Luke runs the popular A Blog About Beer website and has agreed to share some great tips with everyone.
1) When did you start brewing your own beer and why?
I started brewing in 2005 when my roommate at the time and I decided to split the cost of a homebrew kit. I had gone on my first brewery tour shortly before that (at Sam Adams in Boston, MA) and was just getting into beer. My brother had been brewing for years and, when he heard that I bought a kit, sent me his war-torn copy of Papazian’s The Complete Joy of Homebrewing. Needless to say, the rest is history.
2) What advice would you give to homebrew beginners?
Sanitize EVERYTHING. Serious clean all of your equipment as much as you can and then clean it some more. As I was told when I was just starting out - absolutely the only germs you want in the carboy are the ones you put there yourself. If you keep things clean, your beer may not be an award winner but at least it’ll be drinkable. And that sure beats flushing 5 gallons of rotten beer down the drain!
3) What is the best tip to improve your beer that you have ever been given?
Definitely the cleanliness tip I mentioned above. But other than that - don’t rush things. And that applies from the start to the finish of the brewing process. If you rush things along the way you’ll end up making a mistake, so take your time. That applies to the aging at the end of the process, too. Every first-time brewer wants to dive right in and taste the fruits of their labor as soon as possible (hell, every seasoned brewer does, too. If you’re not excited to taste your beer than what’s the point?!) but if you can wait just a little while longer for the beer to age and the flavors to mellow and blend, you’ll be that much more pleased with the results.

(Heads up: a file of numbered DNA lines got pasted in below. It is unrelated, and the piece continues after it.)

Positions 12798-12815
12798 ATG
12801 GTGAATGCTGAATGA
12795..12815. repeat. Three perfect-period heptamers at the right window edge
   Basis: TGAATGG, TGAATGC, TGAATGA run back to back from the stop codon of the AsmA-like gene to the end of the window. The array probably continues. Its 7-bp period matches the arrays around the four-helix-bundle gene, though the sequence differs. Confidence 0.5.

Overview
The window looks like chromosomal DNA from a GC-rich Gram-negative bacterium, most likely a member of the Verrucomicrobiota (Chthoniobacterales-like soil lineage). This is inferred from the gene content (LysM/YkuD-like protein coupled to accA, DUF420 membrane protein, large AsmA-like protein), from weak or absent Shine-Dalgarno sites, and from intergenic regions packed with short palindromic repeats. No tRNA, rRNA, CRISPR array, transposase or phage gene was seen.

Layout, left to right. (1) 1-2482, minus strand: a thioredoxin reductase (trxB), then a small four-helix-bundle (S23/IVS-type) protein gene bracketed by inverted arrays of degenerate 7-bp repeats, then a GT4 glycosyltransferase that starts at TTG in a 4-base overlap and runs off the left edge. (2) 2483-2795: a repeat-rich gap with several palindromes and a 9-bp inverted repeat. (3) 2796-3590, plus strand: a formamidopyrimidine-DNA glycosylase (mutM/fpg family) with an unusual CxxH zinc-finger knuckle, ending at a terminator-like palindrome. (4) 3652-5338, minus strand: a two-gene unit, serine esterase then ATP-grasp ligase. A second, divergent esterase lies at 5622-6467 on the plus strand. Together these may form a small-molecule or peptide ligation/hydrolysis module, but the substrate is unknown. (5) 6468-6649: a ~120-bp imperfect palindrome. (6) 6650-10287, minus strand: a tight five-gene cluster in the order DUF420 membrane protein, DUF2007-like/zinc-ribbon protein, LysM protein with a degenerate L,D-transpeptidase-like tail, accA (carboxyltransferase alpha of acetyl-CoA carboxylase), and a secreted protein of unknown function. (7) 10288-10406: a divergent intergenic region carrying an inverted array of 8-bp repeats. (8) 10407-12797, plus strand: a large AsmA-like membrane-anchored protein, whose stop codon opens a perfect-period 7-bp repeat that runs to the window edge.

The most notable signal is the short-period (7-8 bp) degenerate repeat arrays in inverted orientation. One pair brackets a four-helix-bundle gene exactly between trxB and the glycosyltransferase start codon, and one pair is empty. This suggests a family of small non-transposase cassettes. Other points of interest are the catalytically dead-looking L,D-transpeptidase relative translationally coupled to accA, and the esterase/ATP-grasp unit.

4) What is your favorite commercial beer?
Haha don’t you know better than to ask that?! There’s no way to pick just one - and that’s what makes beers fun. Of course there are beers I like more than others, and breweries I really admire (and breweries I’m really sick of) and styles I prefer but it’s impossible to pick just one beer. And, if you do so, you’re really doing yourself a disservice by cutting yourself off now before you try hundreds more beers. and then hundreds more after that. Why settle for a “favorite” now?
5) What is your favorite style of beer?
I definitely try and drink very seasonally - i.e. lighter, “summerier” beers in the summer; “winter warmers” in the cold months, etc. etc. There’s a reason that seasonal styles got to be seasonal styles - that’s when they taste the best! But, if you were to take the seasons out of the equation, I prefer darker beers mostly - browns, stouts and porters especially.